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Case Reports in Endocrinology
Volume 2014 (2014), Article ID 286450, 3 pages
http://dx.doi.org/10.1155/2014/286450
Case Report

Rhabdomyolysis Induced by Nonstrenuous Exercise in a Patient with Graves’ Disease

1Department of Medicine, Icahn School of Medicine at Mount Sinai, Queens Hospital Center, Jamaica, New York, NY 11432, USA
2Division of Endocrinology, Icahn School of Medicine at Mount Sinai, Queens Hospital Center, Jamaica, New York, NY 11432, USA

Received 13 December 2013; Accepted 6 January 2014; Published 11 February 2014

Academic Editors: T. Kita and Y. Moriwaki

Copyright © 2014 Sarawut Summachiwakij and Issac Sachmechi. This is an open access article distributed under the Creative Commons Attribution License, which permits unrestricted use, distribution, and reproduction in any medium, provided the original work is properly cited.

Abstract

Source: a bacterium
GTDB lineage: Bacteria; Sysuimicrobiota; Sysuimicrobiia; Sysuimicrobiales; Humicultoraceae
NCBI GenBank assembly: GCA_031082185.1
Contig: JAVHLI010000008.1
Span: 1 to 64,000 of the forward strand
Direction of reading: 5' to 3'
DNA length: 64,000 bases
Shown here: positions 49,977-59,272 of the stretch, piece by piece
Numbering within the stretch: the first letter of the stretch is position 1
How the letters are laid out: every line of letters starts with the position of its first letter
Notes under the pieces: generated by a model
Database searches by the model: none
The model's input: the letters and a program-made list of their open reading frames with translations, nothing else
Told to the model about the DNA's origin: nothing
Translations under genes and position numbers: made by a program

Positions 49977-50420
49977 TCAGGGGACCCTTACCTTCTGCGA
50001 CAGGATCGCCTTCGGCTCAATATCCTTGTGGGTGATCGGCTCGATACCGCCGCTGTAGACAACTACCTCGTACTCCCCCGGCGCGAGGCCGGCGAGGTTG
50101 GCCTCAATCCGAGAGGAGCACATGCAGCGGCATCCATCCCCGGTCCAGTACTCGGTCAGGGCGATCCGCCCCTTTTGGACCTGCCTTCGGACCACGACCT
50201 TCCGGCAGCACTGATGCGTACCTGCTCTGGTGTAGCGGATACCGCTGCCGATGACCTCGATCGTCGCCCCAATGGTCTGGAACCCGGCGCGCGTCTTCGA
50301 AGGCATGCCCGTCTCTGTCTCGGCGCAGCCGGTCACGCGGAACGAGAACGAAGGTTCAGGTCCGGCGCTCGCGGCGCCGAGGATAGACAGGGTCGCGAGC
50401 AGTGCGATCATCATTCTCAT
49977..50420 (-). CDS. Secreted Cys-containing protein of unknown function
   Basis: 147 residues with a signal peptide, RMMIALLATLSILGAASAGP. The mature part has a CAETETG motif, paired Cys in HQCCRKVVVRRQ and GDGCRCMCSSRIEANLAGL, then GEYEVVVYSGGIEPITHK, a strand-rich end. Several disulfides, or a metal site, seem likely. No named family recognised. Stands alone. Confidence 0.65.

Hyperthyroidism can result in several musculoskeletal conditions such as thyrotoxic periodic paralysis, thyrotoxic myopathy, and thyroid ophthalmopathy. Rhabdomyolysis has been rarely reported to be associated with hyperthyroidism. We describe a 33-year-old man who presented with bilateral thigh pain and dark brown urine after regular squatting. He had a past medical history of hyperthyroidism but stopped taking it 2 months prior to admission. He was found to have rhabdomyolysis, myoglobinuria, and thyrotoxicosis. Presence of thyroid-stimulating immunoglobulins (TSI) and high radioiodine uptake confirmed a diagnosis of Graves' disease. He received aggressive fluid resuscitation and sodium bicarbonate intravenously along with monitoring fluid and electrolyte. Methimazole was also resumed. The patient responded to treatment and rhabdomyolysis gradually resolved. Therefore, nonstrenuous exercise can potentially induce rhabdomyolysis in patients with hyperthyroidism. Although hyperthyroidism is not widely recognized as a cause of rhabdomyolysis, it should be considered in the differential diagnosis of rhabdomyolysis.